Investigators: Official Cause Of The Thomas Fire Was Wind Blown Edison Power Lines

Wednesday March 13, 2019

     Updated--The Ventura County Fire Department has released the official cause of the massive Thomas Fire on the night of December 4, 2017, and it's what everyone has believed for some time, Southern California Edison power lines.

     Investigators say the strong Santa Ana winds that night caused the power lines near Thomas Aquinas College to come in contact with each other causing what's termed a "line snap" and that caused an electrical arc.

    They say the arc deposited hot, burning or molten material onto the ground where it set the vegetation on fire and that started one of the largest wildfires in California history.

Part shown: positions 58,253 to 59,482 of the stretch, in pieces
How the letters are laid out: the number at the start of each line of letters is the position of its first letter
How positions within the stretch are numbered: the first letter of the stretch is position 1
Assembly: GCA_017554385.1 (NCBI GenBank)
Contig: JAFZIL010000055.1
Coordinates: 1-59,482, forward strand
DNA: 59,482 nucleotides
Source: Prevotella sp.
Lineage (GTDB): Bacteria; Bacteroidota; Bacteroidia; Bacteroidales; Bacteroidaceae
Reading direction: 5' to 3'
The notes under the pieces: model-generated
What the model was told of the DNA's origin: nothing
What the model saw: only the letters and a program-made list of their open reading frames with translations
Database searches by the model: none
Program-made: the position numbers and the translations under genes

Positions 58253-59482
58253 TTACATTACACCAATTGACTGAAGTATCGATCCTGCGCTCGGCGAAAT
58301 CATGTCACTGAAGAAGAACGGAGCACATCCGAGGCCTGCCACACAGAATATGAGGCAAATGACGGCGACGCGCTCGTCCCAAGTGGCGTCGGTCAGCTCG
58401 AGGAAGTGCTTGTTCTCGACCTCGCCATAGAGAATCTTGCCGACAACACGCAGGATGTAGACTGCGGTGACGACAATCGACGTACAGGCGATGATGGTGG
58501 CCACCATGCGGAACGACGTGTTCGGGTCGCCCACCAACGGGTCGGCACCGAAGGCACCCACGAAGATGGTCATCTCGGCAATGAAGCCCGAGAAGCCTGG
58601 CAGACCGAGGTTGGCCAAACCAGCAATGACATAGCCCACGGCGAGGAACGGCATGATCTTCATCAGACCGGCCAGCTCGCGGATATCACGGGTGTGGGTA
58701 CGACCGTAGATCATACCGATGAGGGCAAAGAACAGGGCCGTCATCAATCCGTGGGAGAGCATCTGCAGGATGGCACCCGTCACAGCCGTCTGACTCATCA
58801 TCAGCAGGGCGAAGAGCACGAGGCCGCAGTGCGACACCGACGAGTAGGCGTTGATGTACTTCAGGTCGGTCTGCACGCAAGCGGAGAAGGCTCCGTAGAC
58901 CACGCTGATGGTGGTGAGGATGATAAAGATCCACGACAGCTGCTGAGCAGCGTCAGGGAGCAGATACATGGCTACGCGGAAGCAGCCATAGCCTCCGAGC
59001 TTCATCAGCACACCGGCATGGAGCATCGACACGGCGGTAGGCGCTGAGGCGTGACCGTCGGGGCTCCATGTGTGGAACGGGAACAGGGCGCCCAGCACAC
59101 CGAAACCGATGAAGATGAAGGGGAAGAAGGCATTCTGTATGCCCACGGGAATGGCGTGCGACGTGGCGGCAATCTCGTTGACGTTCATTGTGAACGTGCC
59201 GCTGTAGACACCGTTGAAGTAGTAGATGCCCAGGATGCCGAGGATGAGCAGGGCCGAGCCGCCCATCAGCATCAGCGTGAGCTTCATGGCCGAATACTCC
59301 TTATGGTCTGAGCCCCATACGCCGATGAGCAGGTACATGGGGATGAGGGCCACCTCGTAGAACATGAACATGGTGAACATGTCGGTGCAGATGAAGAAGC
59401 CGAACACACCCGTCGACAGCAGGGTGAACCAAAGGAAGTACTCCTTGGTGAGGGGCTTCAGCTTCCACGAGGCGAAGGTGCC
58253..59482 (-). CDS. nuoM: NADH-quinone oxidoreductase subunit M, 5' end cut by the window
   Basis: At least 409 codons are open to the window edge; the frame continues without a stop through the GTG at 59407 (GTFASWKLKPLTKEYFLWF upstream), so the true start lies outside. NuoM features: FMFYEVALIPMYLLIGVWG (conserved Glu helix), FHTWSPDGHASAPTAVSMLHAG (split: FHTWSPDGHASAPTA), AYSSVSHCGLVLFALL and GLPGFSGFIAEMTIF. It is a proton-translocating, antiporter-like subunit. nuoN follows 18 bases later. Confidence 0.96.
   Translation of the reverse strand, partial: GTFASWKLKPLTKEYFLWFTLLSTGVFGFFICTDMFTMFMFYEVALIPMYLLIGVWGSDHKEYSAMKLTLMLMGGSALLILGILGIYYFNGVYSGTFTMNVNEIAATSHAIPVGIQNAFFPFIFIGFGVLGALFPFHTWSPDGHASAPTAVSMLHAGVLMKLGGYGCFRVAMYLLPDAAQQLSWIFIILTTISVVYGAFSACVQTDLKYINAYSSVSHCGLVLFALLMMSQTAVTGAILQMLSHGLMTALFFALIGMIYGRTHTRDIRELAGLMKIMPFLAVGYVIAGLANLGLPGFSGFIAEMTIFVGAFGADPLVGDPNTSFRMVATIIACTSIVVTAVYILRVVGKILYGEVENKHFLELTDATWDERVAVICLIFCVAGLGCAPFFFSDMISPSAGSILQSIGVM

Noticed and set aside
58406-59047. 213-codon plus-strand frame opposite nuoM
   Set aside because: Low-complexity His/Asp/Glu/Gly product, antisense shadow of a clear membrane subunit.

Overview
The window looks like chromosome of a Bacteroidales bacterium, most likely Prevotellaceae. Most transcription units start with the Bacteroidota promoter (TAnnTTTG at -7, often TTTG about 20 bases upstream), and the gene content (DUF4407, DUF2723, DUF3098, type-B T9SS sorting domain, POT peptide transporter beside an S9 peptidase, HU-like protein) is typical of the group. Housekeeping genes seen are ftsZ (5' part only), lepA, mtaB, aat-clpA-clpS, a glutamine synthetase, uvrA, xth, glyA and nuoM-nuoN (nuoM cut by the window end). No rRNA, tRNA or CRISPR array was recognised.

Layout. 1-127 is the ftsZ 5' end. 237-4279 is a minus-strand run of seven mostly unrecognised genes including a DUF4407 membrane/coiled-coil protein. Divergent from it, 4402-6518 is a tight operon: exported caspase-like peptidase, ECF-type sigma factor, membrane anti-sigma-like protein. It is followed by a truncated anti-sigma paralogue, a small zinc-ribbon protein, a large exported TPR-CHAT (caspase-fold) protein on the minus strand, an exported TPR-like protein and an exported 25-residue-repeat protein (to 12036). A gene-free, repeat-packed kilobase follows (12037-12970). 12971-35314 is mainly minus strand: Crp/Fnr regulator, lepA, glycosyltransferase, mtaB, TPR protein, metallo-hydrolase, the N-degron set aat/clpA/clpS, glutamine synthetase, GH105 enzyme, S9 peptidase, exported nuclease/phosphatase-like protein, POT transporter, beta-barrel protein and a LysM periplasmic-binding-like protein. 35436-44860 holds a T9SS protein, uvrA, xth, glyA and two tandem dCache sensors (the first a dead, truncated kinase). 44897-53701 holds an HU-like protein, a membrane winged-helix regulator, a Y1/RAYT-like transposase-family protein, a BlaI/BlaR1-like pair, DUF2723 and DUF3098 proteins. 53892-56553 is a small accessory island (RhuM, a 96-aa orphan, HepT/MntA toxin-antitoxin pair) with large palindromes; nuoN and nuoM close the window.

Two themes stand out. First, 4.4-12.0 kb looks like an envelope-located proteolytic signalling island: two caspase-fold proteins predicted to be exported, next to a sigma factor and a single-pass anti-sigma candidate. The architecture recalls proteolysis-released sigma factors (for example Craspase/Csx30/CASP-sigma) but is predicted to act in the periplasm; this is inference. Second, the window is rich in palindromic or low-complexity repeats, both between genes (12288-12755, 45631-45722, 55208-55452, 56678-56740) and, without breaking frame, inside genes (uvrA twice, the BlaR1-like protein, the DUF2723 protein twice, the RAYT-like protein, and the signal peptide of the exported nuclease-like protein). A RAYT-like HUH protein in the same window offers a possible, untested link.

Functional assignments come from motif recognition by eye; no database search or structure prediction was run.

The Thomas Fire burned almost 282,000 acres, destroyed more than 1,000 structures and killed one firefighter and a civilian.

   It burned for 40 days in Ventura County from Santa Paula to Ventura and around the Ojai Valley and Fillmore before traveling through the Los Padres National Forest and into Santa Barbara County.

   At one point some 9,000 emergency personnel were assigned to the fire from through the western United States.

   In the past, Cal Fire and even Edison indicated there was a second location or "start" to the fire about a half hour after the initial fire started.

   That also included Edison equipment near the Upper Ojai on the other side of Thomas Aquinas College.

   In a statement released today, Edison admits its equipment was involved in the second fire that started along Koenigstein Road in the Upper Ojai, but it still maintains there is no evidence that it's seen indicating Edison equipment started the first fire in Anlauf Canyon east of Thomas Aquinas College.

   In fact, Edison says it provided fire investigators with evidence that contradicts the investigator's conclusions about the first fire but saw no indication in the official report that would suggest it was considered.